Belarus leader fumes over Chernobyl anniversary
Belarus President Alexander Lukashenko Tuesday denounced the head of the EU commission as an "ass" and rounded on Ukraine's president in apparent fury at arrangements for the Chernobyl anniversary.
Lukashenko was notably absent from ceremonies at Chernobyl to mark the 25th anniversary of the nuclear disaster, even though his country was badly affected and his Ukrainian and Russian counterparts visited the power station.
Instead, Lukashenko made his own solo tour Tuesday of farmlands in the Gomel region of southern Belarus worst affected by the disaster.
Asked by Belarussian media why he had not travelled to Ukraine to join Russian President Dmitry Medvedev and Ukrainian President Viktor Yanukovych for the ceremonies at Chernobyl, he replied:
"Ask Yanukovych that question, why the Belarussian president is not present at the events. Ask them! Unfortunately the current Ukrainian leadership has an absolute nerve," he said.
"I don't intend to play the second fiddle."
Ukrainian media said that EU commission chief Jose Manuel Barroso had asked Kiev not to invite the authoritarian Belarussian leader to a conference in Kiev last week on the consequences of the disaster.
Ukraine complied with the EU demand, hoping he would still show up to the Chernobyl anniversary, but it appeared the Belarussian strongman had taken offence.
Turning on the Portuguese EU commission chief, Lukashenko added: "As for asses like Barroso, well there was once some Barroso in Portugal, they kicked him out and then sorted him out with work in the EU commission."
Lukashenko has been ostracised by the European Union since his December 19 election victory, which Western monitors said was flawed and was also followed by an unprecedented crackdown on the opposition.
He slammed the EU for imposing sanctions against his regime since the election. "They are just morons. For them, we are competitors. We are ideological opponents.
"We are people who lead a different way of life. We are dangerous for them. We do not need their kind of democracy."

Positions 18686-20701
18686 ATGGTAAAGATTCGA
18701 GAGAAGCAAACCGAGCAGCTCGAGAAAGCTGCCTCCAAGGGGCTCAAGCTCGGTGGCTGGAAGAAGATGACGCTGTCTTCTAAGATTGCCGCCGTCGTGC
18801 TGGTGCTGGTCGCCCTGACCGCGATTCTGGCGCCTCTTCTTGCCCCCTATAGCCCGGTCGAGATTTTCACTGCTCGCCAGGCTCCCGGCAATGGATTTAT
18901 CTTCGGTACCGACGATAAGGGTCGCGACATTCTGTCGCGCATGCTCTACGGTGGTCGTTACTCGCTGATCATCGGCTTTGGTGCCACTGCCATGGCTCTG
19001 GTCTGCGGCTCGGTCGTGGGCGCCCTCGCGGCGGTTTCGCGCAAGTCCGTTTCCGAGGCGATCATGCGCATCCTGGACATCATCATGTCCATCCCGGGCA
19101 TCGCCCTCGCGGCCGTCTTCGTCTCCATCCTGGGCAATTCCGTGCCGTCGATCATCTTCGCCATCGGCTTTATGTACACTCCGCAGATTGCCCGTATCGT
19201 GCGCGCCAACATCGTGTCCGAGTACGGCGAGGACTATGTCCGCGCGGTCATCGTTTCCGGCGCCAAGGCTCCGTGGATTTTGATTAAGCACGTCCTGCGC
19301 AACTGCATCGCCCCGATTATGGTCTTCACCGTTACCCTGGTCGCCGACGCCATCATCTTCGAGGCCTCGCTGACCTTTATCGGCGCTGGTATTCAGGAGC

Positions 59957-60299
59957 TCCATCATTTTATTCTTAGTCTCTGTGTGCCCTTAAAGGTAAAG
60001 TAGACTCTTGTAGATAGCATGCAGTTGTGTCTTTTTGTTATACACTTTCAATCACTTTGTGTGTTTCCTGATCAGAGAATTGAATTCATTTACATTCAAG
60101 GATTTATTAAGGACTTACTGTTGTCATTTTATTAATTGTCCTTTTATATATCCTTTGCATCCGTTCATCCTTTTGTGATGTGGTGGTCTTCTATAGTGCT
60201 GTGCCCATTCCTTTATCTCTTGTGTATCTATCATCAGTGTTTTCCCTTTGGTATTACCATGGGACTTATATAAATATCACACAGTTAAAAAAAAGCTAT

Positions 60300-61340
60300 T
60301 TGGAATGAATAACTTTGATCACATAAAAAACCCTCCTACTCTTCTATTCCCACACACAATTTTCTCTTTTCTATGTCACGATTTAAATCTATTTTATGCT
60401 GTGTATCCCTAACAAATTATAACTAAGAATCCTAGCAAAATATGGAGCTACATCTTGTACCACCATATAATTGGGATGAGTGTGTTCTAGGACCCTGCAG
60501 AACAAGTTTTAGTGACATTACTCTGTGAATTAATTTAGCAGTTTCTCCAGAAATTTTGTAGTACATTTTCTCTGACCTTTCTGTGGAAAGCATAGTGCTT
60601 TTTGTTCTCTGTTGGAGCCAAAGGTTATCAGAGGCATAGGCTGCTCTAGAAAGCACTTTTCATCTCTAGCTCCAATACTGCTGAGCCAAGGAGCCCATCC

He also appeared to take aim at the solemn ceremonies at Chernobyl. "Maybe it's nice to go and lay wreaths but I need to see with my own eyes what needs to be done here."
For all the political conflicts, it is indisputable the Chernobyl disaster wreaked a horrific toll in Belarus.
More than a quarter of Belarus's territory was contaminated by the nuclear disaster and more than 460 villages had to be evacuated in its aftermath.
The damage from the Soviet-era nuclear accident is estimated at $235 billion (160 billion euros), according to Lukashenko's presidential office.
Since its independence in 1991 following the disintegration of the Soviet Union the country has invested more than $19 billion to decontaminate the polluted areas including farmland.
Lukashenko said that Belarus needed help from international organisations to overcome the disaster but, characteristically, said that on principle it was not going to ask for any assistance.
"If they were half decent they would know this tragedy and they would have helped us," he said.
Lukashenko claimed that Western organisations were instead paying a "fifth column" -- his favoured term for the opposition in Belarus, many of whose leaders are still languishing in jail after the election.
"The fifth column do not want our rebirth but our death. But it's not going to come to that."
© 2011 AFP